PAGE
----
Haters gonna hate and potatoes gonna potate, but in this week’s developments, the two phrases seemingly came together.
Earlier this week, PepsiCo Holdings tried to sue some farmers over the intellectual property rights of a (drum roll, please) potato! Yes, you heard that right.
However, after facing immense pressure and criticism from farmers’ groups and activists, and over social media, PepsiCo Holdings has finally given in and offered a settlement to the Indian farmers it was trying to sue.
The multinational company was suing four farmers in the Indian state of Gujarat over claims that they have been growing a variety of potatoes that has been exclusively copyrighted by the company for their Lay's chips. Saying the four farmers were not among the thousands authorised to grow this specific variety, the multinational was suing them for a sum of Rs 10 million ($143,000) each. The food and beverages giant claimed they had infringed on its rights, according to Section 64 of the Protection of Plant Varieties and Farmers’ Rights (PPV&FR) Act, 2001.
But this move sort of backfired when farmers’ unions, activists and social media users not only cited Section 39 of the same Act (which states that a farmer is allowed “to save, use, sow, resow, exchange, share or sell his farm produce including seed of a variety protected under this Act” so long as he does not sell the “branded seed”) but also called for a boycott on Pepsi products in India.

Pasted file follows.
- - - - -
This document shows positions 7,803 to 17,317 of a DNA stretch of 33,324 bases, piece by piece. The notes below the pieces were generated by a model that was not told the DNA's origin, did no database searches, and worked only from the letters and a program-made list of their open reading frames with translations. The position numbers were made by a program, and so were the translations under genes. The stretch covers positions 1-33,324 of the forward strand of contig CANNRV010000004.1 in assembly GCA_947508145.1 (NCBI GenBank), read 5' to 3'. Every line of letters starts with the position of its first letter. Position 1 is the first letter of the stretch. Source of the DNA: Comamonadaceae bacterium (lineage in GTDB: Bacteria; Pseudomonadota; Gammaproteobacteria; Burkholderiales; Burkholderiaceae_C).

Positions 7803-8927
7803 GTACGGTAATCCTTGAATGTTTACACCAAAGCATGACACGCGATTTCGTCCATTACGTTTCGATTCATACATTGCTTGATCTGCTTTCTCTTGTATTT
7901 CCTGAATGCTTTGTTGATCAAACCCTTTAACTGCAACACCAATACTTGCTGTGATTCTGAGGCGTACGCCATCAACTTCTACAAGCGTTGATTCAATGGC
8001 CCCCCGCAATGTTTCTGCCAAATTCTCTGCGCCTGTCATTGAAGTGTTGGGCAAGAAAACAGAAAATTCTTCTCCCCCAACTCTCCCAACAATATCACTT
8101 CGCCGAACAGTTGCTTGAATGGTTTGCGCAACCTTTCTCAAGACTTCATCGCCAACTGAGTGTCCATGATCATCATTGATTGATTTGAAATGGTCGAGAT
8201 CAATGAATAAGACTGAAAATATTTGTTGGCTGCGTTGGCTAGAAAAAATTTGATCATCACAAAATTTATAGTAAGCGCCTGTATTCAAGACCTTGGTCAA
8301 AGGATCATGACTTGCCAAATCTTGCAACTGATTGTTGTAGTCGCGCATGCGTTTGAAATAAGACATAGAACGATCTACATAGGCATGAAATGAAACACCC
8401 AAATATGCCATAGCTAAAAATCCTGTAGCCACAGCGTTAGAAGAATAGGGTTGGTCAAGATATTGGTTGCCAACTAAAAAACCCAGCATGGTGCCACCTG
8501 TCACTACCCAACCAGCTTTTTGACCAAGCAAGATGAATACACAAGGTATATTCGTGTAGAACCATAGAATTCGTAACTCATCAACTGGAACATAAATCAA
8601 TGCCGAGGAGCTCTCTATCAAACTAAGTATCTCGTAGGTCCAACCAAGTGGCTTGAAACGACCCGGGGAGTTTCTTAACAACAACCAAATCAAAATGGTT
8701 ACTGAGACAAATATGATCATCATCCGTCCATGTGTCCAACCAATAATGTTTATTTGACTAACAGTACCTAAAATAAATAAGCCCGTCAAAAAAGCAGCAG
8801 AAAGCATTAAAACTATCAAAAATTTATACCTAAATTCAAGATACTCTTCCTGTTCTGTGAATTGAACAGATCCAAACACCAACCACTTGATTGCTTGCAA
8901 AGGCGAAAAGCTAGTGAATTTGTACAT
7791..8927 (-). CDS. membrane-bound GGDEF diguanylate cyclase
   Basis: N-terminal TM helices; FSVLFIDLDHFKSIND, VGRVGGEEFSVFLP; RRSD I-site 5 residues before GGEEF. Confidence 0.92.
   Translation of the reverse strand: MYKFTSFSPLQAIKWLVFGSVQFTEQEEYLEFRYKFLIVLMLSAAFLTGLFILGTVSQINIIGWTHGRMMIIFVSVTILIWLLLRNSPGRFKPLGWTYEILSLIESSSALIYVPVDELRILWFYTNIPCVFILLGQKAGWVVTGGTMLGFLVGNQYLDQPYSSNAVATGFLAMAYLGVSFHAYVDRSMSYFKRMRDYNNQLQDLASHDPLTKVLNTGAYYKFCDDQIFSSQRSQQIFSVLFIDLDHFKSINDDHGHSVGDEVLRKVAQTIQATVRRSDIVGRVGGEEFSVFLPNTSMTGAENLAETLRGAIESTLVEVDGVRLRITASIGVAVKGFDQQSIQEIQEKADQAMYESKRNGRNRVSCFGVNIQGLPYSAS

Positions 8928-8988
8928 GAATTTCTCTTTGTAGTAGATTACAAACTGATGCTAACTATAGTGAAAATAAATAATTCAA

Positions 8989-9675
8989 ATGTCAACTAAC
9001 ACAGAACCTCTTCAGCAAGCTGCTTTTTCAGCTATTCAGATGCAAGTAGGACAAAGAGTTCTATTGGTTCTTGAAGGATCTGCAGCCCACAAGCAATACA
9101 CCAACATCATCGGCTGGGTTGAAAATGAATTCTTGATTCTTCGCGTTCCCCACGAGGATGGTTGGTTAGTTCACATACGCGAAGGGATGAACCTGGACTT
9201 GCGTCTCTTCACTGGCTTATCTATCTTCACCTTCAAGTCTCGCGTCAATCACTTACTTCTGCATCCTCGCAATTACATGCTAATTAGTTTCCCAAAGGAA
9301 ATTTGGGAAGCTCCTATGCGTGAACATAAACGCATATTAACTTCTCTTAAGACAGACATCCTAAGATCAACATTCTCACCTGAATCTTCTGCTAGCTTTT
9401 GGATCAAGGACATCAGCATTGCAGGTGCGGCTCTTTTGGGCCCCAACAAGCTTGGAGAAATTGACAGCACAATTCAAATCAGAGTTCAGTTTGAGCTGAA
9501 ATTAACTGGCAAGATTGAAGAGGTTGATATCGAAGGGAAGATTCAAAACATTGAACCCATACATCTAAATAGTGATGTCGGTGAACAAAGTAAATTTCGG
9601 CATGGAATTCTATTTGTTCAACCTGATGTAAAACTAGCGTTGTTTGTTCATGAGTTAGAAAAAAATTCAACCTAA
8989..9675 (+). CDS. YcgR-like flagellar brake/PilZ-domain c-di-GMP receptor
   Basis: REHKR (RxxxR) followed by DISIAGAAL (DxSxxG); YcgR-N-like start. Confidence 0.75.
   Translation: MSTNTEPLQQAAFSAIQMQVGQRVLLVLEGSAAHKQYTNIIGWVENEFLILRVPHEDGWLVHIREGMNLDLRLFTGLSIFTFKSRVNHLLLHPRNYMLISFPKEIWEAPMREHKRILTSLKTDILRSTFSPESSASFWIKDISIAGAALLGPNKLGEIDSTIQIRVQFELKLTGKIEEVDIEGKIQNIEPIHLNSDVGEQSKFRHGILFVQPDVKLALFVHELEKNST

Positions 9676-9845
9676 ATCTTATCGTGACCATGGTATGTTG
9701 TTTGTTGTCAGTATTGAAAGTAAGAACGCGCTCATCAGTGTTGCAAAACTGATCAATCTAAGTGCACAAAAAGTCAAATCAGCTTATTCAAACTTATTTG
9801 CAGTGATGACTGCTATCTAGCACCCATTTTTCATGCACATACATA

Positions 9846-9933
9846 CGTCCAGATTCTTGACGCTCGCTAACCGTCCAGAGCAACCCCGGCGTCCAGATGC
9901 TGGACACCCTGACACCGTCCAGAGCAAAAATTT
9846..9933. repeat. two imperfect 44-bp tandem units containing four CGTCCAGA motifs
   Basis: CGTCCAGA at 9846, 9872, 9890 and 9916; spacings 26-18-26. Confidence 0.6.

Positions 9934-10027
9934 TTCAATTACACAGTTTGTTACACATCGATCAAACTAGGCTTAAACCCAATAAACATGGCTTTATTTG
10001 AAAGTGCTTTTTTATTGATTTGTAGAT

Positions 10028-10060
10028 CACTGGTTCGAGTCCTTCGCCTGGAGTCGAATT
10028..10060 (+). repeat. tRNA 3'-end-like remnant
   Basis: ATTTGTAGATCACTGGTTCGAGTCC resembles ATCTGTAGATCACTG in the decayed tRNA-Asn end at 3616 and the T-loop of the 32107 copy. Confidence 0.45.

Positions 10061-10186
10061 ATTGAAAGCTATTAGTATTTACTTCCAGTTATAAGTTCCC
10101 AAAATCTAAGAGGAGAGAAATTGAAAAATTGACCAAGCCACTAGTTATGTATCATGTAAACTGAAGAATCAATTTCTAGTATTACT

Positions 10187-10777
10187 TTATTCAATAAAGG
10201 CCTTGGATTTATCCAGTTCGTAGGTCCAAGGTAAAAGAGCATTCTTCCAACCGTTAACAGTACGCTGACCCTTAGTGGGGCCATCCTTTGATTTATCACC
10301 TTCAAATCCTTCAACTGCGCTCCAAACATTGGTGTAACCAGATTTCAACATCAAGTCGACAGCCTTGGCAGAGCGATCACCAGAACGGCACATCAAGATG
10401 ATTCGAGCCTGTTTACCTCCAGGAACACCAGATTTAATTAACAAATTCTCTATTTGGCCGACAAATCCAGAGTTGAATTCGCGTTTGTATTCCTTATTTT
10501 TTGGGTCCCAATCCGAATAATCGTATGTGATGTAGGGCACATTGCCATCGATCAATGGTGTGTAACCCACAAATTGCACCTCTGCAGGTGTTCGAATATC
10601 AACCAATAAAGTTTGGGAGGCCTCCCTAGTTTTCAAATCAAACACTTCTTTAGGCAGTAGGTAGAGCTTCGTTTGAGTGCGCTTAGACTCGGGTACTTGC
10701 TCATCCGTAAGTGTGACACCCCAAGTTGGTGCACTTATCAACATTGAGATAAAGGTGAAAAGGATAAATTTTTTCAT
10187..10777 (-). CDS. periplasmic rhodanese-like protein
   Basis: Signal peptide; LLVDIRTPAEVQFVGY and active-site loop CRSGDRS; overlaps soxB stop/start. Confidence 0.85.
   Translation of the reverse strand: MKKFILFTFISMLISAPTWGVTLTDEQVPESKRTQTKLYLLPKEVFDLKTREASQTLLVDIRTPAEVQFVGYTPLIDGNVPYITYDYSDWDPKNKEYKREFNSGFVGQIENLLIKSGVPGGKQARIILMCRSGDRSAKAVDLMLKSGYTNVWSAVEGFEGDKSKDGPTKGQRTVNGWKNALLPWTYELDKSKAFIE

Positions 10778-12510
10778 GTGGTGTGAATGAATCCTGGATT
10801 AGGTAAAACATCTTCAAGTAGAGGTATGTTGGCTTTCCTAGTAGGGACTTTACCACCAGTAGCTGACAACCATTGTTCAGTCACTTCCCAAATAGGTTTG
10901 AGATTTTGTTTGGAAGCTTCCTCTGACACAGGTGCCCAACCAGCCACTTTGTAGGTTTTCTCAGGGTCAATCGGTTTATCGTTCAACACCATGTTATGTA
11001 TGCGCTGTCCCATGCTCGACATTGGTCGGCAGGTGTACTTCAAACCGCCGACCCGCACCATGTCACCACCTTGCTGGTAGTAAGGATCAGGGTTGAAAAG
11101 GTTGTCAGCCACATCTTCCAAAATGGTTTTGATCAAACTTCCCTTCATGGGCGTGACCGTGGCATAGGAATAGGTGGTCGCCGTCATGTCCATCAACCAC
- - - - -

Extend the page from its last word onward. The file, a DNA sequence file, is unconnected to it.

PepsiCo’s actions go "against food sovereignty" and the "sovereignty of the nation," said Kapil Shah of Jatan, one of the advocacy groups fighting for the farmers, to CNN Business. And the fact that we’re in the midst of an agrarian crisis has made these farmers’ groups even more protective. They also said that this potato crop came from far-saved seeds and had been accessed locally in 2018 without any knowledge of it being copyrighted.
The farmers are also pissed that PepsiCo hired a private detective agency to carry out a ‘sting operation’ against the small farmers, by posing as potential buyers.
Ashok Dhawale, the leader of India’s largest farmers organisation All India Kisan Sabha, told The Citizen that the situation has created panic amongst Indian farmers, especially in the unorganised agrarian sector in Gujarat. Calling it a sinister move on the part of the multinational, he claimed it was their way to bring India’s agricultural sector under their control, which will affect food security.
After a hearing today at the Ahmedabad civil court, PepsiCo finally backed down and offered to grant these four farmers the license to grow the potatoes. They have asked the farmers to either give an undertaking saying they will not use its registered variety and destroy all existing stocks, or enter into PepsiCo's collaborative farming programme and sell the produce back to the company.
But while it’s bad enough that a multinational worth many millions wants to sue four small farmers for stealing the intellectual property rights of, well, a potato, what makes it worse is that it took a social media shitstorm and the possible fear of getting worse PR that made the company do a half-decent thing. As you sow, so shall you reap.
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